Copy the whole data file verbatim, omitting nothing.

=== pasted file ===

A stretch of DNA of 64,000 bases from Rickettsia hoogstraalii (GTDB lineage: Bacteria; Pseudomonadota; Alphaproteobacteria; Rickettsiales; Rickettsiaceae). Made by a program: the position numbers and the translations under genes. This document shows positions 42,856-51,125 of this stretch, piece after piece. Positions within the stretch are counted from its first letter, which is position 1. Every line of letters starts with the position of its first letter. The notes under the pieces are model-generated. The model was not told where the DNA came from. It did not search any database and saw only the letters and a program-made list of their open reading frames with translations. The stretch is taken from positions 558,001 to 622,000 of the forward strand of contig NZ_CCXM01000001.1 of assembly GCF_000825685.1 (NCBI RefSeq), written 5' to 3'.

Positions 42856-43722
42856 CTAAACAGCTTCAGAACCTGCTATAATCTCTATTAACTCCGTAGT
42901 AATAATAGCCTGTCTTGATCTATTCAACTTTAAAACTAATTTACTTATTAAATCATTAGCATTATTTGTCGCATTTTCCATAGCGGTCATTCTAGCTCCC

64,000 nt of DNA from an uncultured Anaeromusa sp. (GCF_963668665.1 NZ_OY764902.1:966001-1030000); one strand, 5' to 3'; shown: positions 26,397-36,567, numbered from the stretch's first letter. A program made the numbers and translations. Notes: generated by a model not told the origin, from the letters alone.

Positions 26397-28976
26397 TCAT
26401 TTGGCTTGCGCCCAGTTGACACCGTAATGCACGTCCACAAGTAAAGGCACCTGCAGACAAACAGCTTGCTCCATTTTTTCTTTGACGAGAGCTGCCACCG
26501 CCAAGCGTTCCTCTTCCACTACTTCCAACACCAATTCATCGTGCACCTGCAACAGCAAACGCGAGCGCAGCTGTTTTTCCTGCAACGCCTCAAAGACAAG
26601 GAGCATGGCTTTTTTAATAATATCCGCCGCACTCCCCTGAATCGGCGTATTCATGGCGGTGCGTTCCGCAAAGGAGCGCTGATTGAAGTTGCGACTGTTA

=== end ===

A stretch of DNA of 64,000 bases from Rickettsia hoogstraalii (GTDB lineage: Bacteria; Pseudomonadota; Alphaproteobacteria; Rickettsiales; Rickettsiaceae). Made by a program: the position numbers and the translations under genes. This document shows positions 42,856-51,125 of this stretch, piece after piece. Positions within the stretch are counted from its first letter, which is position 1. Every line of letters starts with the position of its first letter. The notes under the pieces are model-generated. The model was not told where the DNA came from. It did not search any database and saw only the letters and a program-made list of their open reading frames with translations. The stretch is taken from positions 558,001 to 622,000 of the forward strand of contig NZ_CCXM01000001.1 of assembly GCF_000825685.1 (NCBI RefSeq), written 5' to 3'.

Positions 42856-43722
42856 CTAAACAGCTTCAGAACCTGCTATAATCTCTATTAACTCCGTAGT
42901 AATAATAGCCTGTCTTGATCTATTCAACTTTAAAACTAATTTACTTATTAAATCATTAGCATTATTTGTCGCATTTTCCATAGCGGTCATTCTAGCTCCC

64,000 nt of DNA from an uncultured Anaeromusa sp. (GCF_963668665.1 NZ_OY764902.1:966001-1030000); one strand, 5' to 3'; shown: positions 26,397-36,567, numbered from the stretch's first letter. A program made the numbers and translations. Notes: generated by a model not told the origin, from the letters alone.

Positions 26397-28976
26397 TCAT
26401 TTGGCTTGCGCCCAGTTGACACCGTAATGCACGTCCACAAGTAAAGGCACCTGCAGACAAACAGCTTGCTCCATTTTTTCTTTGACGAGAGCTGCCACCG
26501 CCAAGCGTTCCTCTTCCACTACTTCCAACACCAATTCATCGTGCACCTGCAACAGCAAACGCGAGCGCAGCTGTTTTTCCTGCAACGCCTCAAAGACAAG
26601 GAGCATGGCTTTTTTAATAATATCCGCCGCACTCCCCTGAATCGGCGTATTCATGGCGGTGCGTTCCGCAAAGGAGCGCTGATTGAAGTTGCGACTGTTA